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Guest Schwab711

The intent of this thread is to figure out the pure mechanics of Greece leaving the Euro currency, not to ponder if it will happen. The reason I'd like to know about the pure mechanics are the banks are looking very cheap, and I want to know how the conversion will happen, so that I can start to understand how a bank run can be avoided, supposing they leave the currency. Also, I like the looks of Autohellas, which I think will remain a successful business regardless of what happens, but if high inflation ensues, it probably makes sense to wait on that one until some sort of critical mass of hysteria. If the mechanics of leaving the euro is straight forward, that moment may be now, but if not, then that moment could be 6 months from now.

 

Especially if you want to value a company given multiple scenario's I would start with estimating probabilities. If you think that the chances of Greece recovering are 80% and your expected return in that case is 300% you can pretty much skip modelling all other outcomes because they are irrelevant to your investment decision.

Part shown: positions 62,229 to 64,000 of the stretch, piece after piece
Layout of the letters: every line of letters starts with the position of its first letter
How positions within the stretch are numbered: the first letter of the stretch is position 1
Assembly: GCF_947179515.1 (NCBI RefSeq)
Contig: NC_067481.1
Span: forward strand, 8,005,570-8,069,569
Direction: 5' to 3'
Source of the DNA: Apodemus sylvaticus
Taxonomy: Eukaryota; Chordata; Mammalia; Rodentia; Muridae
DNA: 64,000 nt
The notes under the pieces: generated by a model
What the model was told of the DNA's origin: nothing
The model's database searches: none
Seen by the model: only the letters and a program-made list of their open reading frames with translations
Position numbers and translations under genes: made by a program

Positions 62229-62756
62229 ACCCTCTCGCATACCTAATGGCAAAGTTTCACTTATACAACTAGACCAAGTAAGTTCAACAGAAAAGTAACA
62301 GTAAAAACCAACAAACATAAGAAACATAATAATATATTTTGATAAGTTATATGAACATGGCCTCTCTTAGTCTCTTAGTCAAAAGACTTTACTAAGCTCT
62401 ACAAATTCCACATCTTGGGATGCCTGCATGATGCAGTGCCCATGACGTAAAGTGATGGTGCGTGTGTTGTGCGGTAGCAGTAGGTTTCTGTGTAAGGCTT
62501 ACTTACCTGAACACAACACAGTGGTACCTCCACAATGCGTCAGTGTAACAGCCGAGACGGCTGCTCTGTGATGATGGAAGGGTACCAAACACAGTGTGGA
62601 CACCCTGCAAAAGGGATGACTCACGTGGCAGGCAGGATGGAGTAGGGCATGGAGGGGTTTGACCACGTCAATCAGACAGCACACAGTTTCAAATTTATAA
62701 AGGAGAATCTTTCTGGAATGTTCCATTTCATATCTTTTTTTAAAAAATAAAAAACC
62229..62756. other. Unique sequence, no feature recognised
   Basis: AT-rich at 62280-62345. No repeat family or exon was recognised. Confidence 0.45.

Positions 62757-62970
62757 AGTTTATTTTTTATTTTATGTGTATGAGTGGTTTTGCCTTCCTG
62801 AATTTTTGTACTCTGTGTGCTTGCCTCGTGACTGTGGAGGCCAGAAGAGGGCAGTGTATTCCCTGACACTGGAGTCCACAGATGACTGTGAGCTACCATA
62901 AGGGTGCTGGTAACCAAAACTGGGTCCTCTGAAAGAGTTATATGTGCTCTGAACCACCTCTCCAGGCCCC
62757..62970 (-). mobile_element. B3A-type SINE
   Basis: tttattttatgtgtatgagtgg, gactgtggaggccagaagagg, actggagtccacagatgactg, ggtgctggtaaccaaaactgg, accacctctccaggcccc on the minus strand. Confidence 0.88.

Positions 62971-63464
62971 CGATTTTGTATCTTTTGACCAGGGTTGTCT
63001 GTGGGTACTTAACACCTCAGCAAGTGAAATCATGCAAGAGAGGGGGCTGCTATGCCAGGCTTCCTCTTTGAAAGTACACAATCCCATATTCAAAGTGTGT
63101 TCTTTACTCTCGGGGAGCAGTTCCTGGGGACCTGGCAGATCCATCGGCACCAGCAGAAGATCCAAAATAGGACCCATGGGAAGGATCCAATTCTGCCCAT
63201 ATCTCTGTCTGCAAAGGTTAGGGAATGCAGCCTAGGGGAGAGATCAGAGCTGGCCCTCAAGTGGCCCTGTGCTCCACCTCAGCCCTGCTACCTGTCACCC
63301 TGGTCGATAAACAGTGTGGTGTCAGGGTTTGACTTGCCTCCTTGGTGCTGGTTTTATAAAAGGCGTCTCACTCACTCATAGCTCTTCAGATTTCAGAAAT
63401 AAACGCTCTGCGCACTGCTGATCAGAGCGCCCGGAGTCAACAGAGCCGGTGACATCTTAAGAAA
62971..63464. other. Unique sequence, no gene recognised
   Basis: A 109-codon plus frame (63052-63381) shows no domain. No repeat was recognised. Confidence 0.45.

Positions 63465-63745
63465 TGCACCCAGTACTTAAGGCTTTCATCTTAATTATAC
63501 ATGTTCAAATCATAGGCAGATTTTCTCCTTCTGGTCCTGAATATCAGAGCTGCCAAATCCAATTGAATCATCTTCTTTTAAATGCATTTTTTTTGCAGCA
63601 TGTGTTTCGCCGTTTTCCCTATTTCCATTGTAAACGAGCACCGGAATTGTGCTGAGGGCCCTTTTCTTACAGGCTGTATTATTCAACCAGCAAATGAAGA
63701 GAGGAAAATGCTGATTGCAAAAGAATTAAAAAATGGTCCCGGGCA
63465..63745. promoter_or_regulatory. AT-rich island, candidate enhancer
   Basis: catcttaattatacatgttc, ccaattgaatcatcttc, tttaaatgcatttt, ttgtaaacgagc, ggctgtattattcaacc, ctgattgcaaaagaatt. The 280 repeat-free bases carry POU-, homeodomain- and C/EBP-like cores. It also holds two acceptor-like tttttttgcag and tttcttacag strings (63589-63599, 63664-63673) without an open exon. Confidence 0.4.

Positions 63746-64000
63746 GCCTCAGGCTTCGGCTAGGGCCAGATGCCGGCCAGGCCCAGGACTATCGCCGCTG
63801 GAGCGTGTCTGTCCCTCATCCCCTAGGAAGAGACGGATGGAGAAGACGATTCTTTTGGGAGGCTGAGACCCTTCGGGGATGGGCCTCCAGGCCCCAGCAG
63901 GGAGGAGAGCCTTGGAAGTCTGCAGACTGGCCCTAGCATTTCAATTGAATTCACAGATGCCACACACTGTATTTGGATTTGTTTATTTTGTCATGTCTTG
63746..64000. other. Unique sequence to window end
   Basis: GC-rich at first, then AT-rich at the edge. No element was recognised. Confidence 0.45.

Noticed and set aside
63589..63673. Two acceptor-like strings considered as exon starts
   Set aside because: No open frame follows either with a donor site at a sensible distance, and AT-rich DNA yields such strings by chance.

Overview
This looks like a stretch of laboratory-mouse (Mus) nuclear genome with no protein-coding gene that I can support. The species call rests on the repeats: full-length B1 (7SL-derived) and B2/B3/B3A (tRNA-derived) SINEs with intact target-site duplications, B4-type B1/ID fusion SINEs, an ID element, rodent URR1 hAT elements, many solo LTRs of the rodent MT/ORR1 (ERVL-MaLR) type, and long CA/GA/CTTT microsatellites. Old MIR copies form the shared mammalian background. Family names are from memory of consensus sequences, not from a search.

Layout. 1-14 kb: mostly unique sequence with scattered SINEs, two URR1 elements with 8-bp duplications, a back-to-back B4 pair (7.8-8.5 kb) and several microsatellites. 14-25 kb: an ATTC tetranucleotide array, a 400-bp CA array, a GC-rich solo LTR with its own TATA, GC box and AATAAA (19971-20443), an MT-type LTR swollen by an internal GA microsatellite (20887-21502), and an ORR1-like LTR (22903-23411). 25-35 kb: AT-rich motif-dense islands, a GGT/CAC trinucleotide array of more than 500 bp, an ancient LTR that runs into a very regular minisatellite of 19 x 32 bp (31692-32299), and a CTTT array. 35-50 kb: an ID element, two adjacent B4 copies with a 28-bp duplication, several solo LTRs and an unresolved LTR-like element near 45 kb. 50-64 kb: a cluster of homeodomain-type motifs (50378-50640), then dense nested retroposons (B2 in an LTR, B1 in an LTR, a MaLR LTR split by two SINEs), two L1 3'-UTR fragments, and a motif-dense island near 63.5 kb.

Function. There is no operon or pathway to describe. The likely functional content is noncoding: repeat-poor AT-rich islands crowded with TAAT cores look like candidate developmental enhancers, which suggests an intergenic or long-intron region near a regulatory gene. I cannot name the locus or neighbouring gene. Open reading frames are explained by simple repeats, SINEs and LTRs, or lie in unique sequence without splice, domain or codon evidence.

To me it looks like you start with the nitty gritty details of an extremely complicated scenario that is basically impossible to value and as fas as I can see you haven't even determined whether it is is relevant or not. Why not just say 'in case of a bank run I am probably fucked and lose 70% of my initial investment' and start from there? If you investment decision hinges on the specific mechanics of a currency conversion you should probably not buy into it anyway.

 

That said, bank runs are interesting so by all means continue the discussion.

 

Although you probably just threw it out there writser, that 70% principal loss is probably not far off. It's pretty close to 1/GDP% which I think is a reasonable approximation of potential damage for sovereigns and pretty close to the losses for Argentina. Russia was kind of a different default because they had assets but I suspect Greece will be closer to Argentina/African countries. The Euro issue is complicated for sure. I have no clue here where to begin. Maybe be worth reading about the specifics of the deutsche mark.